Week 6 - Your paper, your insight and truisms

Research and Writing Assignments: Proofread second draft versions for your writing group. Review and edit your paper for final submittal, Due Monday of Week 7 in dropbox.

Bedford Guide: Read Chapters 8 & 9 --Revising Your Paper and Preparing Final Copy

Movie: None

Literary Reading: Complete On the Road. Close textual reading of The Maltese Falcon for documentation in your paper

 

Lecture 6

Preparing your final draft for grading.

Even the most professional writer, perhaps especially the most professional writer, understands the need for revision and editorial assistance. Sometimes the writer becomes too close to their materials and cannot see what is lacking in terms of detail or recognize the flaws in logic in their own argument. Please send copies of your papers to your writing groups as soon as possible for comment. Also, you may send me your rough drafts as word attachments to sternandwalker@comcast.net, and I will attempt to read them shortly after received. Final papers for the mid-term assignmentare due next Monday, May 15, in the drop box, for my eyes only. Once these are received, or sooner, begin to look at the assignments under the next grouping, "Final Paper". Weekly assignments and lectures will appear there, just as they have for the mid-term paper in this section. There will also be one or two quizes posted, that you may answer through e-mail at sternandwalker@comcast.net. within 24 hours after they are posted.

Some of you are not responding in any way, and seeing that you are on track with the reading assignments leading up to the final paper will be helpful to you and to me. For the final paper you may choose any grouping or individual literary piece that interests you for the final argumentative research essay. Concept papers that include more than one piece--such as studies of heroes and anti-heroes, notions of the rebel, efforts to get into or out of the American mainstream, madness, remorse, guilt--you think about what interests you and choose. Talk to me about what you think might work for you. You have 5 weeks to complete this assignment, so you need to begin more rapidly. The assumption is that you have now gone through the process on paper 1 and are ready to put it to use again on paper 2 to show your ability to write a literary analysis with both close reading of the text and outside research.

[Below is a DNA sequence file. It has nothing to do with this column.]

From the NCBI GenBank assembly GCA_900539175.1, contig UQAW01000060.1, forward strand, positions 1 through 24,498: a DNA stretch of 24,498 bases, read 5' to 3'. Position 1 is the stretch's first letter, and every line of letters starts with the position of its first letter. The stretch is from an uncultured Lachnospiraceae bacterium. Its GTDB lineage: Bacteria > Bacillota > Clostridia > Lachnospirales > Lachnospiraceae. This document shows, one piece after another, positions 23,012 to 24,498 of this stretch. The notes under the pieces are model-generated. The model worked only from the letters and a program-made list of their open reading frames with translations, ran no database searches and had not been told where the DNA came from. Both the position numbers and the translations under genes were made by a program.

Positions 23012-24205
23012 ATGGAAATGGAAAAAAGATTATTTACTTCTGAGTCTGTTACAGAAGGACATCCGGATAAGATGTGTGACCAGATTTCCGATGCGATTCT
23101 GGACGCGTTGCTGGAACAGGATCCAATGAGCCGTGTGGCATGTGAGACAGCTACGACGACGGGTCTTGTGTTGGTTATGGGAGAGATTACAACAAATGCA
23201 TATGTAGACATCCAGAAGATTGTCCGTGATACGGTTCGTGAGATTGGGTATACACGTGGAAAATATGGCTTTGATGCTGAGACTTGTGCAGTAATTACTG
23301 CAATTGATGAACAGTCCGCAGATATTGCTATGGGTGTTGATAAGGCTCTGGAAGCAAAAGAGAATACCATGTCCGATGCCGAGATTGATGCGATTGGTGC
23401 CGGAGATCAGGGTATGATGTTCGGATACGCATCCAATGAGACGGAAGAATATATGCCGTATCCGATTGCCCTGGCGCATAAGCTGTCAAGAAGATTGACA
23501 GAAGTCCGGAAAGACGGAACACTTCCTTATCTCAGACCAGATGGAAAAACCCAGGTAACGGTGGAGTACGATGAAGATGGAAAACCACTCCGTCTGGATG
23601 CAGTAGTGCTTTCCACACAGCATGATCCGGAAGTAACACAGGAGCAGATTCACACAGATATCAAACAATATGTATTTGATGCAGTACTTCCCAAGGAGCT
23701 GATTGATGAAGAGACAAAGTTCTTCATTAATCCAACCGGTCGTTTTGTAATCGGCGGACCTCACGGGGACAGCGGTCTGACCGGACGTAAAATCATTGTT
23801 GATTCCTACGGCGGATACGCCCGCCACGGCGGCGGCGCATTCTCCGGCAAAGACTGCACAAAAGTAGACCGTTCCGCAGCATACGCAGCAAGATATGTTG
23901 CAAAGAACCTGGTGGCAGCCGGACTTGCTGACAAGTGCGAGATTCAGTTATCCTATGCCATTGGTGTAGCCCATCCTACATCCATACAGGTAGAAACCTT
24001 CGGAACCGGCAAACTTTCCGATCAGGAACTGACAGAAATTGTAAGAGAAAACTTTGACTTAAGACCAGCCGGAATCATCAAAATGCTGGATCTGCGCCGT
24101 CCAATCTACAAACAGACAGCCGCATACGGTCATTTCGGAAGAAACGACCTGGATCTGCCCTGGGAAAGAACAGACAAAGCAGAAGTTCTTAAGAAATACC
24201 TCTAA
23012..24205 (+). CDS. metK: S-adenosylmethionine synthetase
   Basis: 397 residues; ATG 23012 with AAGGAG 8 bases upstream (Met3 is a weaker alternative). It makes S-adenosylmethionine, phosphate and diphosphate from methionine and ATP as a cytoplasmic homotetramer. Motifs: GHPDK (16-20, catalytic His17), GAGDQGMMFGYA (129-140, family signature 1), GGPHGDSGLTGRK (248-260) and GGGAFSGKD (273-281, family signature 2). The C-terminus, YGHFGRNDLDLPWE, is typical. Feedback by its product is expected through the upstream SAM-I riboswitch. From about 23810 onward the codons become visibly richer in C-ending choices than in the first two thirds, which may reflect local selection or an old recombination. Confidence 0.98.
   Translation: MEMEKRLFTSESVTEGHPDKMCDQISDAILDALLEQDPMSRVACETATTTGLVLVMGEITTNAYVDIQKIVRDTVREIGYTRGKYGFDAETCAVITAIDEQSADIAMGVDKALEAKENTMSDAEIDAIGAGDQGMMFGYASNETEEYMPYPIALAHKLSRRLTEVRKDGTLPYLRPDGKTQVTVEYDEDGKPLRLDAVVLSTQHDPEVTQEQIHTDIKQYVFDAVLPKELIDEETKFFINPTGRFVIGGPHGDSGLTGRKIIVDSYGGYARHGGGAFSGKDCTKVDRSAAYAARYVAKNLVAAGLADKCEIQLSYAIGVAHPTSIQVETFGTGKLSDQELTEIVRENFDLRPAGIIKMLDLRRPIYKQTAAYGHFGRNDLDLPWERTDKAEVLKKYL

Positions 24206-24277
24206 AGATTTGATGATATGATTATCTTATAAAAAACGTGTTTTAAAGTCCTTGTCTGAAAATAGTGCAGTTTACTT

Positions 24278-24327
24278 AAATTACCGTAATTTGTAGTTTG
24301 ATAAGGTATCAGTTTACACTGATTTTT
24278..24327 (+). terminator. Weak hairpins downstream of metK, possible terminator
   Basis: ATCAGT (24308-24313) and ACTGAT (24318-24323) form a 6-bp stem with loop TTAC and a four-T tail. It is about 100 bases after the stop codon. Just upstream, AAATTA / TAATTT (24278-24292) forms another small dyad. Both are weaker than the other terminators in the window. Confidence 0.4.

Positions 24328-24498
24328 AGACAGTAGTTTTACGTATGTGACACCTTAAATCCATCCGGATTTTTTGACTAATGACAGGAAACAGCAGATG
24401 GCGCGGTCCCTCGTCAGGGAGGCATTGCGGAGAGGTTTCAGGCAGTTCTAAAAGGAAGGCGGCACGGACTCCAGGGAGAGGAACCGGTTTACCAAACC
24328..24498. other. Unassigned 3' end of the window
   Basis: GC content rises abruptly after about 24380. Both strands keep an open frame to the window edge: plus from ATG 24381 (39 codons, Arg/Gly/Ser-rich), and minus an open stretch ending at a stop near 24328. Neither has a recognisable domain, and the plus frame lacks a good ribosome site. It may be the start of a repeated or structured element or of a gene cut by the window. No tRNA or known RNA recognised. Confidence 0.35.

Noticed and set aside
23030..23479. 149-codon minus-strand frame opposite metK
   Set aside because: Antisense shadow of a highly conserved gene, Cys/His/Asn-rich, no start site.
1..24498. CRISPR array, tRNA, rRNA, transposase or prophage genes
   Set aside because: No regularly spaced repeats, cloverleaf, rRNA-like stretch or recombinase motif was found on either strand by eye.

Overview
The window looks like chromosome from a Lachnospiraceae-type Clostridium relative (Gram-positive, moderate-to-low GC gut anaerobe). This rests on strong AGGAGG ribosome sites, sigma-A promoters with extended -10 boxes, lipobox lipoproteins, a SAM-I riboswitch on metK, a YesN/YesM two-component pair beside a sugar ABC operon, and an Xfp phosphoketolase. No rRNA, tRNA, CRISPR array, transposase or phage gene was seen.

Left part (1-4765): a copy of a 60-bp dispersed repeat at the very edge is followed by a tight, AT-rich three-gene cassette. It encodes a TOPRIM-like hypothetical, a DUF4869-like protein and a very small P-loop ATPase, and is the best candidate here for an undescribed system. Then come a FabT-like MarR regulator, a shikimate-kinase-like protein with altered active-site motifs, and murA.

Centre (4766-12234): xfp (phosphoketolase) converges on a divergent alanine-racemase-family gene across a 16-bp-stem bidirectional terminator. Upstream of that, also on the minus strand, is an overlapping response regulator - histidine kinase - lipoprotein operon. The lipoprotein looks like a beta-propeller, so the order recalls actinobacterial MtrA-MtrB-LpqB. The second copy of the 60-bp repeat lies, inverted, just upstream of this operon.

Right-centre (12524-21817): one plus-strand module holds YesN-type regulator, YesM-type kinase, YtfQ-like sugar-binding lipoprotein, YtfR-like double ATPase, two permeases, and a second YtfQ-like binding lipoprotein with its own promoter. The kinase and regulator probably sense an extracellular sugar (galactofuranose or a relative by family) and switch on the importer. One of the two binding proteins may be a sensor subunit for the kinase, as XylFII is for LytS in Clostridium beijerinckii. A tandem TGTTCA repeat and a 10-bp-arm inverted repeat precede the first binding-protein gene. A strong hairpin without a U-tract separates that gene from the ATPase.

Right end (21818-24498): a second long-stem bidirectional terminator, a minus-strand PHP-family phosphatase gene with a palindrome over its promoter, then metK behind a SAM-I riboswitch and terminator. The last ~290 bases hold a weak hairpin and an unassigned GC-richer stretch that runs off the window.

For example, if you were considering the form and/or content and the intellectual "beatnik" context of "On the Road", you could look back and around at its literary antecedents and contemporaries, such as Ginsberg, Whitman, Gary Snyder and others, and at the 50's as a time seemingly in need of rebellion in film and literature. There are so many topics here--seemingly one of them could be of interest to you. Drugs, music of the time, especially jazz, the notion of the road as a means of escape could all be possible topics. You do not want to write to generally, but, rather, focus in on what interests you and dig for it in the book itself and in outside sources. For example, Whitman's love of opera and the use of the extended, operatic line in his poetry and jazz as an inspiration for the beats--ie, the spoken and sung word as the core of poetry and this novel would be an excellent and somewht narrowed topic.

Be sure that, when you get to "A Raisin in the Sun" that you are looking at the film and reading the book. They are not the same. What is left out of the film to attract a mainstream audience of whites and well as blacks can be a telling focus for a paper as well. I look forward to talking to you about your hunches and your feelings. Although the papers are written in the third person, they, obviously, should represent your own beliefs. They are arguments about your own insights and their representation to the rest of us. My expectations about your papers are that they are carefully thought out and carefully edited and proofed. No final papers will be accepted unless I have seen the draft prior.